PPI Learning: training and resources
PPI Knowledge Building
Our Moorfields BRC currently provides an introductory module on patient and public involvement (PPI) for all core staff at the Moorfields Clinical Research Facility. To sign up to the next available course, Moorfields staff can log into Insight via the Moorfields intranet.
Our PPI Team is available to support researchers in learning more about PPI and in developing knowledge and skills in areas such as conversation facilitation and evaluation and surveys. You can contact us at email@example.com to find out more.
Other knowledge building courses:
NIHR UCLH Biomedical Research Centre's PPI training programme - Open to researchers from organisations in the UCLPartners Academic Health Science Partnership, which includes UCL and Moorfields
NIHR Research Design Service London PPI workshops - Open to researchers, workshops are co-designed and co-delivered by patient trainers
UCL School of Life and Medical Sciences Community of Engagers - A community of practice for those working in PPI and public engagement across the school, with termly face-to-face meetings and a virtual Yammer group
NIHR Guy's & St Thomas' Biomedical Research Centre PPI training - Open to patients and members of the public, workshops are co-designed and co-delivered by patient trainers
INVOLVE'S Learning for Involvement website - Search for new learning resources, training sessions and find information about training providers
Public Reviewing with the NIHR - New co-produced online course for public reviewers of health and social care research. Researchers may also find this resource useful when writing research funding applications. It can be used as a tool to understand how to get your Patient and Public Involvement right first time!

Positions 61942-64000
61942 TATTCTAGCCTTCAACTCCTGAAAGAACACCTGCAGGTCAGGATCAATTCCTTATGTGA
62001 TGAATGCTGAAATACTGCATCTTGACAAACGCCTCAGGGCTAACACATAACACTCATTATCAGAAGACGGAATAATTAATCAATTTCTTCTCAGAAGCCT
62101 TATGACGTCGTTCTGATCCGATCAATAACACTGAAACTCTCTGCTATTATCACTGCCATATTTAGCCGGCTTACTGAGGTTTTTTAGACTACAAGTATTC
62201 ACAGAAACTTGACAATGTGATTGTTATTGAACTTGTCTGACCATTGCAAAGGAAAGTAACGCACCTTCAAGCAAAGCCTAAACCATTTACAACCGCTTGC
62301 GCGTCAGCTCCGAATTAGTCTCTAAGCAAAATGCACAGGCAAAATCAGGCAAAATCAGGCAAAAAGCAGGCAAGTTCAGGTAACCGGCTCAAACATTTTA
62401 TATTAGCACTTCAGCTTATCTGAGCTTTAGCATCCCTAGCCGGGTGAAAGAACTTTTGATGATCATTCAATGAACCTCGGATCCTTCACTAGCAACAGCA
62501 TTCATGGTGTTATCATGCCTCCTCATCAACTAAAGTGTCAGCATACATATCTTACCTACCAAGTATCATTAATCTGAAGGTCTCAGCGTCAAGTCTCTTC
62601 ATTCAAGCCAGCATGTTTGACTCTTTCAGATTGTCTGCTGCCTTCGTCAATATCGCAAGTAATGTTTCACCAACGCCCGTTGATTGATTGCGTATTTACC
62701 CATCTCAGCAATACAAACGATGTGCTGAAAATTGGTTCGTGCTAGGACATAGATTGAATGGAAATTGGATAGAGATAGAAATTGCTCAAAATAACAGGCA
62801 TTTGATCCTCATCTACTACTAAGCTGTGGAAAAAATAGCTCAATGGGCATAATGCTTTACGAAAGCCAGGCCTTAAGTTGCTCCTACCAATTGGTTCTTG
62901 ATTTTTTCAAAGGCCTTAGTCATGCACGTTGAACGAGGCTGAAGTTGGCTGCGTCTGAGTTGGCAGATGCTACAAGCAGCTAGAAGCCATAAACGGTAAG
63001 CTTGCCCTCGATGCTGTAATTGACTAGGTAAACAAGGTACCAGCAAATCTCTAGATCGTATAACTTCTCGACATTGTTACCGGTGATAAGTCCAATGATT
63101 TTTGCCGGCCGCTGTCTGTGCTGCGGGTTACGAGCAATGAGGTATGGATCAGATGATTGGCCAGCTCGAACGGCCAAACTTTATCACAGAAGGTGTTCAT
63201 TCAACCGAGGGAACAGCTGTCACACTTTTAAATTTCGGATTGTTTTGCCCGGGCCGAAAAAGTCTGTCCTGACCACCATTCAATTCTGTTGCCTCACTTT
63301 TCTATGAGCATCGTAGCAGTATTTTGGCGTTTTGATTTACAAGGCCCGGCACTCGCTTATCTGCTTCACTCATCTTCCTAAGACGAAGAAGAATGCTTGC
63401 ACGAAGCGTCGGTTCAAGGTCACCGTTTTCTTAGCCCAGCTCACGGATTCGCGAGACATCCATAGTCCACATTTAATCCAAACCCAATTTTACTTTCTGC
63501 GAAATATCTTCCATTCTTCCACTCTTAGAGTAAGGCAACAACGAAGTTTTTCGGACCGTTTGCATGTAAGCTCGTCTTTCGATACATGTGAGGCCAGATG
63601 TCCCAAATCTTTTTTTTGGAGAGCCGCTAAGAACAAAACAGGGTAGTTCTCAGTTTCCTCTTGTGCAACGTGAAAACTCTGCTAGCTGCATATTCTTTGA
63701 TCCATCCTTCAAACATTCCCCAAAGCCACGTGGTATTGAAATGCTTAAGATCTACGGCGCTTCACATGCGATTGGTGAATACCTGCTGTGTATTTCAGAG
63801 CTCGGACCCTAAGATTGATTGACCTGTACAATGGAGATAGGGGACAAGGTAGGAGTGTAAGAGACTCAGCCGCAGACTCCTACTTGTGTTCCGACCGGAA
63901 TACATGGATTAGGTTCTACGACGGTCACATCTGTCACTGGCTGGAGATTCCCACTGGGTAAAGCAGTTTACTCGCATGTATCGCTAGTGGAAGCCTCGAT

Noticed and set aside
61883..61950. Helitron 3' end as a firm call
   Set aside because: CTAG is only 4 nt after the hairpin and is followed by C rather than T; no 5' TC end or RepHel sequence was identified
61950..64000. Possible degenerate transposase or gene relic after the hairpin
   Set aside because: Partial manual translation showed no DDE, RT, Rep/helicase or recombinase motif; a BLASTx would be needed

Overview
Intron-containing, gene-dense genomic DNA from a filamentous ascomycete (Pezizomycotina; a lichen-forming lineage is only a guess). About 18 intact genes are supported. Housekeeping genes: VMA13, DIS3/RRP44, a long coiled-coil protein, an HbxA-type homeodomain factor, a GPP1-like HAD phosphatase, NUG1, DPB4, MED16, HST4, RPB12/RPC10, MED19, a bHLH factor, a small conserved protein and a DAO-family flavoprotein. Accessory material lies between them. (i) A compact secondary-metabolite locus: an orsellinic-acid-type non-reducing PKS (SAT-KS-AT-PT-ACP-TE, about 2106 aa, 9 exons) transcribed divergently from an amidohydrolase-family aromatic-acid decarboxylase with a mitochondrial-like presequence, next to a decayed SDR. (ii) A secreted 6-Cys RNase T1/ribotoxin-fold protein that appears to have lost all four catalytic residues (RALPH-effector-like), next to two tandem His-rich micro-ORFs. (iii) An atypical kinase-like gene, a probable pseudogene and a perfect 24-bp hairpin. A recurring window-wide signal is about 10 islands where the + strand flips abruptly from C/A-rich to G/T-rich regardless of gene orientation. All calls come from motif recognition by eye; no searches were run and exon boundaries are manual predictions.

The following resources will help you in planning for PPI at the earliest stages of your research design and development.
It is important to identify and work with an appropriate cross section of patients and public partners to identify the 'right' research question and to establish an acceptable research design with clear, relevant outcomes. PPI is most effective when clear expectations are laid out from the outset, when roles and responsibilities are clarified and relevant training and skills development is provided. Budgeting for PPI at the beginning and building in appropriate reimbursement/recognition for people's expenses, time to take part, skills and experience will help support broader involvement and more equal partnerships.
PPI impact evaluation and reporting
Staniszewska S et al. GRIPP2 reporting checklists: tools to improve reporting of patient and public involvement in research. BMJ. 2017;358:j3453
What does patient and public involvement in research look like?
Dean, S et al. "The Patient is Speaking": discovering the patient voice in ophthalmology. Br J Ophthalmol. 2017;101(6):700-8
Starting from a patient-centric question in ophthalmology research
Putting patients at the centre of your study design
Making research accessible for patients and the public
Kaczmirek, L et al. Survey design for visually impaired and blind people. Universal Access in Human Computer Interaction. Part I, Coping with Diversity. Berlin: Springer, 2007 pp. 374-381
Feeding back on your research findings
Mathie, E et al. Reciprocal relationships and the importance of feedback in patient and public involvement: A mixed methods study Health Expect. 2018;21:899–908
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